The case for open-source GIS

Logos of Open-source GIS projects

I have nothing against ESRI, they have been innovators in the geospatial software world from the beginning. I got into GIS from a natural resources background and I know that they have supported the conservation community for decades through their conservation grants program and many other ways. Jack Dangermond’s recent donation of $165 million to the Nature Conservancy to purchase one of the last large undeveloped parcels of southern California coastline stirred my heart and made me well up in tears with pride in the GIS community. I am not opposed to companies selling GIS software for profit. I believe in capitalism. I believe that entrepreneurs should be rewarded financially for producing high quality products at a fair price. Continue reading “The case for open-source GIS”

Quick start to spatial databases with QGIS and SpatiaLite

In a recent post, I attempted to answer the question What can a spatial database do for you? That post was a broad overview of the advantages of storing your geospatial data in a spatial database. This post follows up with more specific information on how to get started and step by step instructions on using one type, SpatiaLite, with the popular open source GIS software QGIS. Continue reading “Quick start to spatial databases with QGIS and SpatiaLite”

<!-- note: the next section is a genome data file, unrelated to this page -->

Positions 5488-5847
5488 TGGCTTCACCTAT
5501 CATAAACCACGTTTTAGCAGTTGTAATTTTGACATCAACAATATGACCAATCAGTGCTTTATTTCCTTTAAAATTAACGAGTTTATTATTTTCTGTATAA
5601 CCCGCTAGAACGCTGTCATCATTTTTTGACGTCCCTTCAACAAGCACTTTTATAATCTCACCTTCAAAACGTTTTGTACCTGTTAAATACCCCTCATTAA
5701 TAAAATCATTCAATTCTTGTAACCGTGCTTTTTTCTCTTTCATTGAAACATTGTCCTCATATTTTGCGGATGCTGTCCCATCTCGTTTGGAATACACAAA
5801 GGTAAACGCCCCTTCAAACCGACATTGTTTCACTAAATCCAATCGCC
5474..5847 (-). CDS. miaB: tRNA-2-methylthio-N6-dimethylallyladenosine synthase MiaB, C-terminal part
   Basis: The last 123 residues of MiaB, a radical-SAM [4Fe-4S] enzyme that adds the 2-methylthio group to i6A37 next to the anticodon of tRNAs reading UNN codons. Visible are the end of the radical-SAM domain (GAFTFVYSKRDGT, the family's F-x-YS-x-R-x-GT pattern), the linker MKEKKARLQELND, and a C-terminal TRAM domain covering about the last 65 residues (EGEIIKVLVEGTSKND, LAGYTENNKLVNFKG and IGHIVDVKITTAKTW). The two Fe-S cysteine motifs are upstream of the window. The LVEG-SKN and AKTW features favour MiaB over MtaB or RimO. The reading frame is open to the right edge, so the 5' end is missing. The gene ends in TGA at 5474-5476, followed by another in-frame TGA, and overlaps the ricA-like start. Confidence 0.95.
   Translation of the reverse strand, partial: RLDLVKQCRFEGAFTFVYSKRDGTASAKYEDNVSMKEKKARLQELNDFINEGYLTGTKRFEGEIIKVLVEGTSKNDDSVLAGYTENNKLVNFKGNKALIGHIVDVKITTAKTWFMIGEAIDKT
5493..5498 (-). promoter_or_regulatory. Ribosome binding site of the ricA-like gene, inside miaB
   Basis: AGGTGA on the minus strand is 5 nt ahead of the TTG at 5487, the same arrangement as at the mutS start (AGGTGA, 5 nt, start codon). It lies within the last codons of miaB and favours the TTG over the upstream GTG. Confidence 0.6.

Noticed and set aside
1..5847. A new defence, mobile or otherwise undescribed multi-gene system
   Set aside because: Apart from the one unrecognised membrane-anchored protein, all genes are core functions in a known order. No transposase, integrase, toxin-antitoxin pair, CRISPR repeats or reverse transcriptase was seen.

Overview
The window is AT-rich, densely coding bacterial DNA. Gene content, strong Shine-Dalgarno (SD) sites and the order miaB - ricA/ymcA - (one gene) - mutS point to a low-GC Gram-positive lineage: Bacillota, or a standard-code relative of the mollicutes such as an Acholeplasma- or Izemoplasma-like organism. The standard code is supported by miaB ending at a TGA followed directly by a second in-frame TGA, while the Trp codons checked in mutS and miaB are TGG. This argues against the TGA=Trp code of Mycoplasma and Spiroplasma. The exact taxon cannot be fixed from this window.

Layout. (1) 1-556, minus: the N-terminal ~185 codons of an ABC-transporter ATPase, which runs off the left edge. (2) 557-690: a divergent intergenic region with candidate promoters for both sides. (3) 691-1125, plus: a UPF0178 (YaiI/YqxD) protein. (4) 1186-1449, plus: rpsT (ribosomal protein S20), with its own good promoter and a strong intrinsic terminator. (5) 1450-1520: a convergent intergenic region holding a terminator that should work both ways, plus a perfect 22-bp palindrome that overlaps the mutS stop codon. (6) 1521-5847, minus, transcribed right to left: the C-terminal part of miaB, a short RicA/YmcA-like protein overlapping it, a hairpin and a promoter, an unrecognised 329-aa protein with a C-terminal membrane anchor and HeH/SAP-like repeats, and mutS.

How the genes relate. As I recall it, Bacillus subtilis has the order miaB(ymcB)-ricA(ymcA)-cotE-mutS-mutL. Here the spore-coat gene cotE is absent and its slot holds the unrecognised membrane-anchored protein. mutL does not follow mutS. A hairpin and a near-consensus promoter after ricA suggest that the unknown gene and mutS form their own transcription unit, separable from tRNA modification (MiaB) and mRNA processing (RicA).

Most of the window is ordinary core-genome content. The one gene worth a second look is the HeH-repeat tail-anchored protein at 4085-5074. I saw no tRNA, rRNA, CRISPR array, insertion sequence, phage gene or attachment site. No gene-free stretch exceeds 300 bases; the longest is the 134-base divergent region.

Why QGIS should be part of everyone’s GIS toolbox

QGIS is an open source desk-top GIS program. It plays the same role as ArcMap in the ESRI ecosystem. QGIS even comes with QGIS Browser, which is similar in function to ArcCatalog. Most GIS analysts in the US learn ArcGIS in college and work for companies that have ArcGIS available. Many people are under the impression that if they have access to ArcGIS, there is no advantage to their company for them to learn QGIS.

I felt the same way for over a decade. Over the past several years I have come to believe that QGIS has many advantages over ArcGIS.  This is true  even for companies that already own ArcGIS licenses. There are some things QGIS does much better. Some things it does much cheaper. And admittedly, there are some things that ArcGIS does better.  The important thing is to understand the differences and when to use QGIS and when to use ArcGIS. Continue reading “Why QGIS should be part of everyone’s GIS toolbox”